Amy Scott’s recent documentary celebrating the life and work of the late director Hal Ashby, simply called Hal, may have slipped by without you noticing. It premiered at the Sundance Film Festival in 2018 and received a limited release late last year. Scott must be commended for making a tender and celebratory ode to an American legend. Ashby was someone who never really received the kudos during his lifetime that he deserved. His mistreatment by Hollywood, particularly in his later career (but also with his earlier films too), is put under the microscope here, and there is a sense that many people involved in the documentary want to put that right. And so they should. Ashby was an extraordinary mind in filmmaking. He made films with intelligence, care and a wonderful wit. The brash, gung-ho approach of many Hollywood alumni in the 1960s and 1970s was lost on him. His trademark blend of whimsical entertainment and the mindful tackling of broad sociological issues, sometimes too hard to take for Hollywood studios, was so important and can now be seen as having a huge influence for the path taken by many American filmmakers from the 1980s onwards. I generally find that the usual line-up of Oscar hopefuls every year carry quite a debt to Ashby’s approach.
Ashby grew up in a dysfunctional Mormon family and after finishing school, he eloped with his progressive ideas to LA where he began work as a film editor. His big break came when he struck up a lifelong (and loving) friendship with the upcoming director Norman Jewison, and would go on to edit his iconic, multi-award winning film In the Heat of the Night in 1967. What a fantastic film that was, and as Jewison mentions in Scott’s documentary, it would have a large influence on his later work. As you may know, Ashby would go on to direct some of the most unforgettable American films of the 1970s: The Landlord (1970), Harold and Maude (1971), The Last Detail (1973), Shampoo (1975), Bound for Glory (1976), Coming Home (1978) and Being There (1979). The breathtaking consistency of quality in this list of seven films, and to be made over a period of nine years, would point to an unparalleled genius in the history of film. I have watched all of these delightful films, and I find each and every one to be instantly re-watchable. Ashby did direct a number of other movies in the 1980s, which don’t really reach the same heights as these earlier films, but as the documentary points out, Ashby struggled to get anything past the now Studio-controlled movie industry without it being massively edited down or re-shot by someone else. This interference understandably drove Ashby out of his mind and his career rapidly declined as a result. Hollywood had shamelessly and completely sullied his legacy prior to his untimely death in 1988. He sadly died of pancreatic cancer aged only 59.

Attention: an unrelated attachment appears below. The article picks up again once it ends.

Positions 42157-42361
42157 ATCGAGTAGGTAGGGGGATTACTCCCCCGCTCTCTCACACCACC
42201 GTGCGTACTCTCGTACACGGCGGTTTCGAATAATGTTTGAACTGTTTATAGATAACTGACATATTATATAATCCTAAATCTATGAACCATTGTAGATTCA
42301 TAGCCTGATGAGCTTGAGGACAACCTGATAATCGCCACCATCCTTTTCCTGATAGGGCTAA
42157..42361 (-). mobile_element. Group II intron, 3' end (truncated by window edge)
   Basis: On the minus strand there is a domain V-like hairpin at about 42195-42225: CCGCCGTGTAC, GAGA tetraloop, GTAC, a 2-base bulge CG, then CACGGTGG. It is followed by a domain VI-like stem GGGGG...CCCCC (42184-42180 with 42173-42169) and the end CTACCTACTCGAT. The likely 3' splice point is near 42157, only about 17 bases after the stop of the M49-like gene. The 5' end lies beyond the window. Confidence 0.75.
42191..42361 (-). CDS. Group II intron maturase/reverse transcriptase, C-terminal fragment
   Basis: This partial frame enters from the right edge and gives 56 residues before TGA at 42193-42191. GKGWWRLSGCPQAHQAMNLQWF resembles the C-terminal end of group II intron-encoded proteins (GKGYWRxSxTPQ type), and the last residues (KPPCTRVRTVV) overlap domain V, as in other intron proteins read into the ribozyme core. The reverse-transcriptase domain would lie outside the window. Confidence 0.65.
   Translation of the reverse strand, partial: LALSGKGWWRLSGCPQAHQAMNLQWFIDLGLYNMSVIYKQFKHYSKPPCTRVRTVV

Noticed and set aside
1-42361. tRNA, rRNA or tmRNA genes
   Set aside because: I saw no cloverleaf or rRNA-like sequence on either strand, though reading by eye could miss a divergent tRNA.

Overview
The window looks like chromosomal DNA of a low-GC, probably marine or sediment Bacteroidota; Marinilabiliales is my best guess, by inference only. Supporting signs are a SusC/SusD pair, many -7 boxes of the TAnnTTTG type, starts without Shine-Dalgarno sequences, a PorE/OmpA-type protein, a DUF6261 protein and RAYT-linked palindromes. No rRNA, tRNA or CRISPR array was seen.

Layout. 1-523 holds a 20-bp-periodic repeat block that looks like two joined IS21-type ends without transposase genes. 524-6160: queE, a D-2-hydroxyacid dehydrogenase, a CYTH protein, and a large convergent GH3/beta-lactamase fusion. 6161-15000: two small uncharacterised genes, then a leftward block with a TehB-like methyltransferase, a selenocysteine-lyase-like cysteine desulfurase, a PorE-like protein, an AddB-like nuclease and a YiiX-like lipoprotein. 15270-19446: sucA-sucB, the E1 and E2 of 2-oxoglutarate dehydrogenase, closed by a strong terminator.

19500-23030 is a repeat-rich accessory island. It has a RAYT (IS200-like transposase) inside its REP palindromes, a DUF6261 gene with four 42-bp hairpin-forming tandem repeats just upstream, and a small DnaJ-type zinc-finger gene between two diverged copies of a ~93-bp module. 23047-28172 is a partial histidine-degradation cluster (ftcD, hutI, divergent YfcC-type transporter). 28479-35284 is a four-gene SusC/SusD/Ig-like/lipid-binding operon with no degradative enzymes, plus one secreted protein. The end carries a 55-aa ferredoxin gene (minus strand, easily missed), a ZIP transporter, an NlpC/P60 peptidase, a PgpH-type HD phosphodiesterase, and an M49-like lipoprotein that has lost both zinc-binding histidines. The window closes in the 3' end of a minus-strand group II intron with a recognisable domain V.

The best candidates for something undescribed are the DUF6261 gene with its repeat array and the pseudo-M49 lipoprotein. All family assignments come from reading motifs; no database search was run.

As an honour to Ashby’s brilliance, I want to share with you my four favourite moments from his eminent period of filmmaking:
Harold and Maude (1971, Paramount Pictures)
Directed by Hal Ashby. Written by Colin Higgins. Music by Cat Stevens Featuring Bud Cort, Ruth Gordon, Vivian Pickles, Cyril Cusack and Charles Tyner.
As Cameron Diaz proclaimed in There’s Something About Mary, Harold and Maude ‘is the greatest love story of our time’. One may opine that the Farrelly Brothers wrote that line with their tongues firmly in their cheeks. But for some people, it may very well be true. Ashby’s Harold and Maude was so ahead of its time in attempting to break down social barriers. But it wasn’t done with a sledgehammer. Ashby managed it with subtlety and care. Harold and Maude is a darkly comic drama about a young man with an obsession about death who finds love with a dear old woman who teaches him about living life to the fullest. Indeed it is an oddball movie first and foremost, and no doubt shocked conservative America upon its release, but what lies at its core is a very relatable and lovely story about mortality and affection. The moment when they both meet at a funeral (for someone neither of them know) is perfectly adjudged and hilarious: Maude hops in a car and offers Harold a lift, but looking a bit mesmerised, he declines and says he has his own car. Then Maude turns the car around with all the grace of a runaway driver and speeds off almost crashing into oncoming traffic. The kicker comes when the priest runs out from the church shouting: ‘hey, that’s my car!’
The Last Detail (1973, Columbia Pictures)
Directed by Hal Ashby. Written by Robert Towne and Darryl Ponicsan. Edited by Robert C. Jones. Featuring Jack Nicholson, Otis Young, Randy Quaid, Clifton James, Michael Moriarty and Nancy Allen.